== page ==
A possible cure for pre-eclampsia

Published: May 13, 2008 | 7059th good news item since 2003

A condition which affects one in every ten pregnancies and is responsible for 1,000 baby deaths in Britain each year may have a genetic cause.

Scientists in the United States say they have discovered in studies with mice, a gene which may be linked with pre-eclampsia in some women.

The researchers from Harvard Medical School found mice, genetically-engineered to be deficient in an enzyme called COMT (catechol-O-methyltransferase), developed pre-eclampsia.

The research team say low levels of COMT are also seen in pregnant women with the condition which presents dangers for both mother and baby.

The discovery could lead in the future to a diagnostic test for the condition and possibly some form of preventative treatment.

Of all premature deliveries in the UK, pre-eclampsia accounts for 15% of them because the only way to safely deal with pre-eclampsia is to deliver the baby.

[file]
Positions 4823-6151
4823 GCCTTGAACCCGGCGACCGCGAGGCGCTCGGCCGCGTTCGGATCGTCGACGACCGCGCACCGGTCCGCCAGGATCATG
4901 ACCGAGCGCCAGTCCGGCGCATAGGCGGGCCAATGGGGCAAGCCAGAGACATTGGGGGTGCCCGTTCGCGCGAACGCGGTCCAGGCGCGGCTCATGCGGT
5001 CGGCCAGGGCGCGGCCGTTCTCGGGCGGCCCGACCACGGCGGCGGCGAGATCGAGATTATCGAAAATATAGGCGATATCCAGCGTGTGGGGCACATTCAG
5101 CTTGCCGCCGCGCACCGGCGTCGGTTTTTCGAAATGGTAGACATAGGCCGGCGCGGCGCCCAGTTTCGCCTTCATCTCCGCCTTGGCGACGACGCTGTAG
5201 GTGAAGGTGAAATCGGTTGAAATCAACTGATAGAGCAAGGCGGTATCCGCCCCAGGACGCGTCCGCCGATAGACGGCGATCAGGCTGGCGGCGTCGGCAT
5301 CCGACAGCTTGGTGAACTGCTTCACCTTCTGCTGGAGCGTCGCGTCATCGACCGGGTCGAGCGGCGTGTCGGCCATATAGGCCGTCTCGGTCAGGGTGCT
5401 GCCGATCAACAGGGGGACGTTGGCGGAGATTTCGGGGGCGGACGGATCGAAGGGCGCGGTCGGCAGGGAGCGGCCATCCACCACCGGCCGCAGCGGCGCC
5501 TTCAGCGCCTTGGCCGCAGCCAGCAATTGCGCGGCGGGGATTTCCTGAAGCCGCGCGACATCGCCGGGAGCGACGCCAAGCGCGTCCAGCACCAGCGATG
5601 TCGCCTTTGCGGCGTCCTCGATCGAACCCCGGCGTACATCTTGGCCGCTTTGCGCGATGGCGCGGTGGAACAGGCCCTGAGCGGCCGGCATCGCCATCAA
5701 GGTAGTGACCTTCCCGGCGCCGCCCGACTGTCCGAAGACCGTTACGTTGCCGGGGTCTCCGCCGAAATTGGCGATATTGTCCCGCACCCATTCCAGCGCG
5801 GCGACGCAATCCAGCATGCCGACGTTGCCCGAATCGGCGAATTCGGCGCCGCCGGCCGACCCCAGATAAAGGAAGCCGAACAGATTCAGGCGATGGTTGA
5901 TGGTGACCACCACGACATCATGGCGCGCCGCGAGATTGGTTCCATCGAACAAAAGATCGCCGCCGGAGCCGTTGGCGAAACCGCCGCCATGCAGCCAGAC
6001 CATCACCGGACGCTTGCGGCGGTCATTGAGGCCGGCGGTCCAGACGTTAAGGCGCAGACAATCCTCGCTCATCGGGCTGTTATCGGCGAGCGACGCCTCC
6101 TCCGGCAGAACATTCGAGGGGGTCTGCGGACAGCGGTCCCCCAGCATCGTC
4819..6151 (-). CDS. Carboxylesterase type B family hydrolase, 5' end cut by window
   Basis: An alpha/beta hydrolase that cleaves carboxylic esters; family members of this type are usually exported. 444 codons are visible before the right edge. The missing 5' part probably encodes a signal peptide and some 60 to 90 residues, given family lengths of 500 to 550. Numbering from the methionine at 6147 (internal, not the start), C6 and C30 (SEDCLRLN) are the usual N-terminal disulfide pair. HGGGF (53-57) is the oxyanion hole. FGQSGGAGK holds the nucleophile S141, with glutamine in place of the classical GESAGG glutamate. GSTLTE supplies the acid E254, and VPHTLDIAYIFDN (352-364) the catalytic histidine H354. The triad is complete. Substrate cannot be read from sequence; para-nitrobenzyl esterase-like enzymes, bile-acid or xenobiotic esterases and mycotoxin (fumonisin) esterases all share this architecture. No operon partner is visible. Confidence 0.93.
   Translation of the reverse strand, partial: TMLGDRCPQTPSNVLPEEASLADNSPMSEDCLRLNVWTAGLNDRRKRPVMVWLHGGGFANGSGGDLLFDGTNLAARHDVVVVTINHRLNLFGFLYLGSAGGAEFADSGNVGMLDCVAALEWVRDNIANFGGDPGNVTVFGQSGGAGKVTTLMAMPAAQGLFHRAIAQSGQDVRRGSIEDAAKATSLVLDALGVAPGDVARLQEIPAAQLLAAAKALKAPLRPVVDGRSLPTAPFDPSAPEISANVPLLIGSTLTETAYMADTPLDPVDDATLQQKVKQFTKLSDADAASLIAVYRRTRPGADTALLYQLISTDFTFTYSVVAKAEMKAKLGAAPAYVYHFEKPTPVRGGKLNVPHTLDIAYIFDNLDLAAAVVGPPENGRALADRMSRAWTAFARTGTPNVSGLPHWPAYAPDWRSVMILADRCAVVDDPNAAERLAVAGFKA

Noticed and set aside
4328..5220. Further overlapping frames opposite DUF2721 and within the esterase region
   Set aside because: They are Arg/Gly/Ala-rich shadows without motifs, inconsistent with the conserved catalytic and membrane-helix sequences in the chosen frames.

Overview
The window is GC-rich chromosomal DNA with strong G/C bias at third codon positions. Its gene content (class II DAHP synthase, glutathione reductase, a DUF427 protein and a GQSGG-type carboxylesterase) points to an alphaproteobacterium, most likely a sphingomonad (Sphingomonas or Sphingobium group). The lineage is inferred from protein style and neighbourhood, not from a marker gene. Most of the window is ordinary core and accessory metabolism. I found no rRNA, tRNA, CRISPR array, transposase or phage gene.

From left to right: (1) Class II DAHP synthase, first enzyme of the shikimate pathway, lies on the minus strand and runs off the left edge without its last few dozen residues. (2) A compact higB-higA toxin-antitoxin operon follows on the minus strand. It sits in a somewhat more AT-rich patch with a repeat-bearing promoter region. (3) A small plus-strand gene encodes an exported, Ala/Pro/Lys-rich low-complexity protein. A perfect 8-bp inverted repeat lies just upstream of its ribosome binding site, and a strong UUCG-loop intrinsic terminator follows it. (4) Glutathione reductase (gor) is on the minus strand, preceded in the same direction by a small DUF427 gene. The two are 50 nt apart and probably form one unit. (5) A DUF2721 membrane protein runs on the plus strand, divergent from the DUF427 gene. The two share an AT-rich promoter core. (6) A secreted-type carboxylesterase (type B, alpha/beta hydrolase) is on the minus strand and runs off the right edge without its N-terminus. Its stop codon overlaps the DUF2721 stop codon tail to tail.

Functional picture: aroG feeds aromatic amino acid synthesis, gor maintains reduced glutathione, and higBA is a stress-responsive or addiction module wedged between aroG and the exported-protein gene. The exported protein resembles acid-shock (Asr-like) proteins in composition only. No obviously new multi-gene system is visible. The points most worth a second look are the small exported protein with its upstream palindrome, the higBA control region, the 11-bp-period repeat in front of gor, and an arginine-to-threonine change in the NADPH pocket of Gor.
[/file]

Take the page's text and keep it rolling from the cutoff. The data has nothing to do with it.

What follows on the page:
It causes rapid rises in blood pressure and if the condition is untreated it can lead to convulsions, kidney failure, serious liver problems and death.

Pre-eclampsia is triggered by oxygen starvation caused by leaky blood vessels in the placenta and the researchers examined the proteins possibly involved in pre-eclampsia by affecting the level of oxygen delivered to the placenta.

Dr. Raghu Kalluri, the study leader says if a gene is responsible for pre-eclampsia in some families then it could be a useful genetic test.

COMT is an enzyme involved in the development of new blood vessels and a compound it produces called 2-methoxyoestradiol (2-ME), normally increases during the last three months of human pregnancy.

They realised that mice without any COMT also failed to produce 2-ME, but when the COMT was restored the pre-eclampsia was cured.

The researchers say as well as the potential for a genetic test to identify women at risk, this has important implications for a potential treatment.

They say it is possible to measure 2-ME in blood or urine, which could identify those who need more close monitoring, and those at risk can be treated with a supplementary pill.

Dr. Kalluri says this would give the mothers back what is missing.

A large clinical trial to look at the effect of COMT in women is now on the cards and experts say even though all women are closely monitored for signs of pre-eclampsia a good test would remove that need and would be very useful.

Published in Science & Technology
See also: www.news-medical.net
Inside Good News Blog